The Low Battery was constructed as part of a large land reclamation project undertaken in two phases: The first section (1909-1911) extended from Tradd Street to King Street. The second phase (1917-1919) extended from King Street to the “Turn” at the intersection with East Battery Street. The concrete wall of the Low Battery was constructed on a timber deck supported by timber pilings. The seaward face of the Low Battery is skirted with concrete panels attached to timber sheeting and batter piles. This system formed a retaining wall system to retain the landside fill.

The High Battery consists of two (2) distinct designs: The original High Battery (reconstructed in 1893-1894) is comprised of a stone wall (seaward) backed by two (2) masonry/concrete walls approximately 10 feet apart. The space between the two walls is backfilled with soil and the top is capped with stone slabs to create a walkway or promenade.

The second part of the High Battery, “The Turn,” was constructed in 1919. This portion of the Battery connected the High Battery to the Low Battery, creating a continuous seawall from north of Water Street to just south of Tradd Street. Construction of the “Turn” used methods very similar to those used in the construction of the Low Battery. The repair of the “Turn” is the first phase of the overall seawall repair project and has been completed.

A “Seawall Evaluation and Study” prepared by Cummings & McCrady evaluated the condition of the Low Battery wall in 2004 and presented potential repair methods and an estimate of probable cost. Due to the time elapsed since the study was conducted, an updated evaluation of the wall and recommendations for repair/rehabilitation are required.

The City of Charleston, using the Qualifications Based Selection (QBS) process solicited statements of qualifications from individuals or firms wishing to provide consultant services for the next phase of the Battery seawall repair and rehabilitation project. Based on this detailed process, the City determined the team led by Johnson, Mirmiran & Thompson (JMT) was the most qualified to perform the requested services. The City entered into a contract with JMT to perform the initial evaluation and design phase of the project.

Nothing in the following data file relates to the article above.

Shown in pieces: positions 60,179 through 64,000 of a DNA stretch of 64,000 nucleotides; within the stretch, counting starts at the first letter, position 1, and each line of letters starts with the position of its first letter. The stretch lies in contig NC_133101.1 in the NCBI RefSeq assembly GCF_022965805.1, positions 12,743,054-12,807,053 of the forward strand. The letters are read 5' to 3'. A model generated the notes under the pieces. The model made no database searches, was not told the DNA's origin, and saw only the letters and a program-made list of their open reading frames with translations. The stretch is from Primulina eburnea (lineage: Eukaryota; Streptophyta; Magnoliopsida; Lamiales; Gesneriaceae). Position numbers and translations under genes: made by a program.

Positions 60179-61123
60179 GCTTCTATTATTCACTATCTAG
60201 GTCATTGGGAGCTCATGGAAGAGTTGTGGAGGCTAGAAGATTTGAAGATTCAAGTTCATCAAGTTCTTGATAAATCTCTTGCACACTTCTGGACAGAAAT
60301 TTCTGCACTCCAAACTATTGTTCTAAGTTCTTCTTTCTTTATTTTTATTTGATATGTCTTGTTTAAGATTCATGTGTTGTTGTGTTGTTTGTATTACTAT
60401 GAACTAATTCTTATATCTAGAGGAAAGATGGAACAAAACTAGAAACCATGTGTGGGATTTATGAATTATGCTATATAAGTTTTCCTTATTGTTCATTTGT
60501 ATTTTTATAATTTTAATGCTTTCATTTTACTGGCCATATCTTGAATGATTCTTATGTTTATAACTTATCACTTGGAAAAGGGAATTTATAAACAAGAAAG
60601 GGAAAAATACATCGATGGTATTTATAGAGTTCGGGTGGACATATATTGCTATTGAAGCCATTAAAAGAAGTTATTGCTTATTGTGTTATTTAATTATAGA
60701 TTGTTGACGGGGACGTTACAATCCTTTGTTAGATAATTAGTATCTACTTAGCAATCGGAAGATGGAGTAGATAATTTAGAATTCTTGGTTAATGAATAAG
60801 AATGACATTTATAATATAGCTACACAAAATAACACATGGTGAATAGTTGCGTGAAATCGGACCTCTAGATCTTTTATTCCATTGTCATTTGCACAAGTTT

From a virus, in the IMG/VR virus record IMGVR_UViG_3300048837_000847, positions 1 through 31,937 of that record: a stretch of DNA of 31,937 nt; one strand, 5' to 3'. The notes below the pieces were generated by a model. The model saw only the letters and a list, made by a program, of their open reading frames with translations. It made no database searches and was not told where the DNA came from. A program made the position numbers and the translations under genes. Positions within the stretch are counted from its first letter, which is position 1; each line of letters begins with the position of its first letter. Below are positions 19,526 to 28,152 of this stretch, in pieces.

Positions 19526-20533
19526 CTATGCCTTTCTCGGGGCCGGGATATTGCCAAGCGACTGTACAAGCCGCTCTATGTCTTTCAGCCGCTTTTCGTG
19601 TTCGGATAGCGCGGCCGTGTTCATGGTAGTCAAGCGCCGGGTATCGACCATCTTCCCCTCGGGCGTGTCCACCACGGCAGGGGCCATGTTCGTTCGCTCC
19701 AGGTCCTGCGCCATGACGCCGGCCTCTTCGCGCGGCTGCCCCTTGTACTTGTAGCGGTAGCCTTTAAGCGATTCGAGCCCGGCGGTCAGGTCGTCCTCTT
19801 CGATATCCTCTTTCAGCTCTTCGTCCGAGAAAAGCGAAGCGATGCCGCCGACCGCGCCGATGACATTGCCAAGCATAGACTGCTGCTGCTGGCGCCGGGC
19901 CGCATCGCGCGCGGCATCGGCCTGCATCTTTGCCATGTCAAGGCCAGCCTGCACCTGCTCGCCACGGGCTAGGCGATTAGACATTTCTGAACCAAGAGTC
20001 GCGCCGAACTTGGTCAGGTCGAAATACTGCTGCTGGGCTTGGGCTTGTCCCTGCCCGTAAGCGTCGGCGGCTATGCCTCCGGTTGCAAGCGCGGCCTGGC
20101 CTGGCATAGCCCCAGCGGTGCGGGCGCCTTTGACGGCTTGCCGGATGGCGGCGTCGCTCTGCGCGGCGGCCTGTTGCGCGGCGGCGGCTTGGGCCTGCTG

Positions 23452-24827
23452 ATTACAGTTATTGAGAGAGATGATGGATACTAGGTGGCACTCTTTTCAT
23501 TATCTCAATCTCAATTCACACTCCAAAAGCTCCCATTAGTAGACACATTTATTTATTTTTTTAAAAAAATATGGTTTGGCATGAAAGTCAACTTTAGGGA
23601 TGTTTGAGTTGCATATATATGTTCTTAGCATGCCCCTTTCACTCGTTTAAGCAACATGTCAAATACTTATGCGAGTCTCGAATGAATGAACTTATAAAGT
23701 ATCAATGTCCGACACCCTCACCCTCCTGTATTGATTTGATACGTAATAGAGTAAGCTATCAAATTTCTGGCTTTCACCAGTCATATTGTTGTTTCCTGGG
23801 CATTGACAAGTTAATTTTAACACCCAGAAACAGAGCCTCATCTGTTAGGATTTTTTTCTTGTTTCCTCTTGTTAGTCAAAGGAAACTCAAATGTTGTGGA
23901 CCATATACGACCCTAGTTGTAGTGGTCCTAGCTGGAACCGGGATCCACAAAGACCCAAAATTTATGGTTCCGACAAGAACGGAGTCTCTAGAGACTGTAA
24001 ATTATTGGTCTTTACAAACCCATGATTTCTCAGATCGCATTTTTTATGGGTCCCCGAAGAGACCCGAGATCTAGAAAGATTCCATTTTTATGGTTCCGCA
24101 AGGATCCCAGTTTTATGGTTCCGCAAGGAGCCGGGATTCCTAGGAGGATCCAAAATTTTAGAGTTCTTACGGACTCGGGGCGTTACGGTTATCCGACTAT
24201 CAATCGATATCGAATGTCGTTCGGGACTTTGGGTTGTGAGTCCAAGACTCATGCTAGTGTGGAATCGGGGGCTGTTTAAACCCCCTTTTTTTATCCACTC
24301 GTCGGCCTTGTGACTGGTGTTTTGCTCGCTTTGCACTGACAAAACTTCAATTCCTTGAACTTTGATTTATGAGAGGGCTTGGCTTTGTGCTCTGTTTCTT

In May 2015, the consultant began the surveying work necessary to accurately collect data needed for the assessment and design of the seawall. Currently JMT is working on the layout and design of the wall. A new City initiative was introduced during the design phase that requires new City projects with a design life of 50 plus years to account for an anticipated sea level rise of 2.5 feet. This requirement, along with the need to reconstruct the sidewalk to meet the Americans with Disabilities Act (ADA) guidelines for accessibility, has led to changes in the design approach. In-house charrettes have produced conceptual designs that incorporate the required elements. Once a preferred design is selected, the City will hold public meetings to solicit community comments on the design. For additional information, please contact the City’s project manager, Frank Newham, at 843.724.3713 or

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